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Flower of the Harpagophytum plant, good for the joints

3 benefits of Harpagophytum , the plant that supports joint health

Have you heard of this African plant, commonly known as ‘devil’s claw’ ? Discover how Harpagophytum supports the health of your joints, amongst other benefits.

What exactly is Harpagophytum?

This somewhat complex-sounding plant is better known as ‘devil’s claw’ or ‘grapple plant’. Part of the Pedaliaceae or sesame family, Harpagophytum South Africa and Madagascar.

The proven benefits of the plant come from its deep roots which contain calcium, iron, copper, vitamin C, vitamin A, and potassium along with many other active ingredients.

A plant recognised for maintaining good joint health

First and foremost, several clinical trials have shown that Harpagophytum supports healthy joint function (1). Remarkably, a comparative study of 122 subjects suggests that devil’s claw is almost as effective as a drug used to treat osteoarthritis (diacerein) (2-3).

Similarly, a two-month UK trial of 259 patients found that taking Harpagophytum resulted in a significant reduction in joint discomfort (4). Indeed, ESCOP, (the European Scientific Cooperative on Phytotherapy) recommends taking devil’s claw to help maintain joint health and flexibility.

This plant is also believed to ease discomfort in the lower back (5-6).

Harpagophytum may help to stimulate both appetite… and the feeling of satiety

It has also been suggested that Harpagophytum helps to restore appetite… as well as increase the sensation of satiety. This may be due to its potential interaction with the hunger hormone (7).

One study showed that mice given powdered devil’s claw tended to eat less food than those given a placebo (8). Harpagophytum is thus sometimes used to support weight management and even to prevent obesity (9).

Devil’s claw may play a role in ensuring a healthy digestive system

Bid farewell to constipation, diarrhoea and flatulence! Clinical trials suggest that extracts of devil’s claw may significantly reduce - and even eliminate - digestive discomfort (10). It may thus help improve digestion and facilitate healthy elimination of waste products.

Harpagophytum may improve nutrient absorption in the gut, too. It is also traditionally used to help reduce cholesterol (11). Last but not least, devil’s claw may also have antioxidant properties, and may therefore contribute to delayed ageing of cells (12).

Some supplements formulated to support joint health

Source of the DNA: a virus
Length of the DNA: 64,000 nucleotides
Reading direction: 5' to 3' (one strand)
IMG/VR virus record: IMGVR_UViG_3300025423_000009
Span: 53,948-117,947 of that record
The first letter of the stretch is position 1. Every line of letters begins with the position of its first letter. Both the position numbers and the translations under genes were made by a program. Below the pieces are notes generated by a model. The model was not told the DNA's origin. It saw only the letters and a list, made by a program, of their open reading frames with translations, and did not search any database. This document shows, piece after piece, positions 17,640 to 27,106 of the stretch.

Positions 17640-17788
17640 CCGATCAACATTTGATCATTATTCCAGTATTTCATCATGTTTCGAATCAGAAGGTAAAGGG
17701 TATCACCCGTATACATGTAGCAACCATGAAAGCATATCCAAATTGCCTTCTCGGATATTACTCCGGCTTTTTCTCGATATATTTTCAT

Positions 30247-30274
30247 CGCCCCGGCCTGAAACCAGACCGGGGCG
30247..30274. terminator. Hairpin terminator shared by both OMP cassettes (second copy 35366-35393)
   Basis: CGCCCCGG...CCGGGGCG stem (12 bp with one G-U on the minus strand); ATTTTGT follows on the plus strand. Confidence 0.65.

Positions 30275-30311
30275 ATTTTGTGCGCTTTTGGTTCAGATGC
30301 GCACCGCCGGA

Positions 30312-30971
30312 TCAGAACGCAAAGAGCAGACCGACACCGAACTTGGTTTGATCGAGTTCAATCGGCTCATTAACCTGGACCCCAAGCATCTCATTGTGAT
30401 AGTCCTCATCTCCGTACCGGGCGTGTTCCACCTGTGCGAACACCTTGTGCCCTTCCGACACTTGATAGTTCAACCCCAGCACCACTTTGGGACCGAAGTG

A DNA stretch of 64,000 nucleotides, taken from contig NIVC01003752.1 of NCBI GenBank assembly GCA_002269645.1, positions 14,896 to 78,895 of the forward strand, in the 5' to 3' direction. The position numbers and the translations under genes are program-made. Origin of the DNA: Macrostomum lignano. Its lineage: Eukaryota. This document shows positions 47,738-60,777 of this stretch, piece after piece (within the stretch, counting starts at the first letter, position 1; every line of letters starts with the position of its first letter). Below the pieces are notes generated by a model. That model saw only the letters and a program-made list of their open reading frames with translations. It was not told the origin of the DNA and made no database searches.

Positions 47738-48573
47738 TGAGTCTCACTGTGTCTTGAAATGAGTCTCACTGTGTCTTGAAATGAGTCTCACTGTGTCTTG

Is your quality of life adversely affected by joint or muscle pain? Are you keen to find effective, natural relief? Then try Super Harpagophytum. This natural dietary supplement will help to both maintain the health of your joints and combat oxidative stress.

In addition, you could combine it with Super Boswellia. This Boswellia serrata supplement, standardised to 20% AKBA (its most active ingredient), also plays an active part in maintaining joint health.

You can, of course, always opt for a joint-specific formulation such as Joint Support Formula, which combines chondroitin and marine-source glucosamine.

Note: there are, however, certain contraindications for this supplement. Those suffering from diabetes, high blood pressure, stomach ulcers or gallstones should not take Harpagophytum. The same applies to women who are pregnant or breastfeeding.


  1. Devil's Claw (Harpagophytum procumbens) as a treatment for osteoarthritis: a review of efficacy and safety. Brien S, Lewith GT, McGregor G. J AlternComplement Med. 2006 Dec;12(10):981-93. Review.
  2. Chantre P, Cappelaere A, et al. Efficacy and tolerance of Harpagophytum procumbens versus diacerhein in treatment of osteoarthritis. Phytomedicine. 2000 Jun,7
  3. Efficacy and Tolerance of Harpagophytum Procumbens Versus Diacerhein in Treatment of Osteoarthritis, P Chantre 1, A Cappelaere, D Leblan, D Guedon, J Vandermander, B Fournie, 2000 Jun 7
  4. Effectiveness and safety of Devil's Claw tablets in patients with general rheumatic disorders Mary Warnock Douglas McBean Andreas Suter Jen Tan Patricia Whittaker 20 September 2007
  5. https://www.lombalgie.fr/comprendre/quelques-chiffres/
  6. Chrubasik S, Junck H, et al. Effectiveness of Harpagophytum extract WS 1531 in the treatment of exacerbation of low back pain: a randomized, placebo-controlled, double-blind study.Eur J Anaesthesiol 1999 Feb,16
  7. Devil's Claw to Suppress Appetite—Ghrelin Receptor Modulation Potential of a Harpagophytum procumbens Root Extract, Cristina Torres-Fuentes, Wessel F. Theeuwes, Michael K. McMullen, Anna K. McMullen, Timothy G. Dinan, John F. Cryan, and Harriët Schellekens, 2014 Jul 28.
  8. The Role of Leptin and Ghrelin in the Regulation of Food Intake and Body Weight in Humans: A Review, M D Klok, S Jakobsdottir, M L Drent, 2007 Jan,8
  9. Devil's Claw to Suppress Appetite—Ghrelin Receptor Modulation Potential of a Harpagophytum procumbens Root Extract, Cristina Torres-Fuentes, Wessel F. Theeuwes, Michael K. McMullen , Anna K. McMullen, Timothy G. Dinan , John F. Cryan, and Harriët Schellekens, 2014 Jul 28.
  10. European Scientific Cooperative on Phytotherapy (Ed). Harpagophyti radix, ESCOP Monographs on the Medicinal Uses of Plants Drugs, Centre for Complementary Health Studies, Université d'Exeter, Grande-Bretagne, 1996.
  11. Sécurité des patients et protection des plantes médicinales : lignes directrices destinées à une industrie qui vaut 60 milliards de dollars, 10 FÉVRIER 2004
  12. Antioxidant Activity and Bioactive Constituents of the Aerial Parts of Harpagophytum Procumbens Plants, 15 Apr 2014



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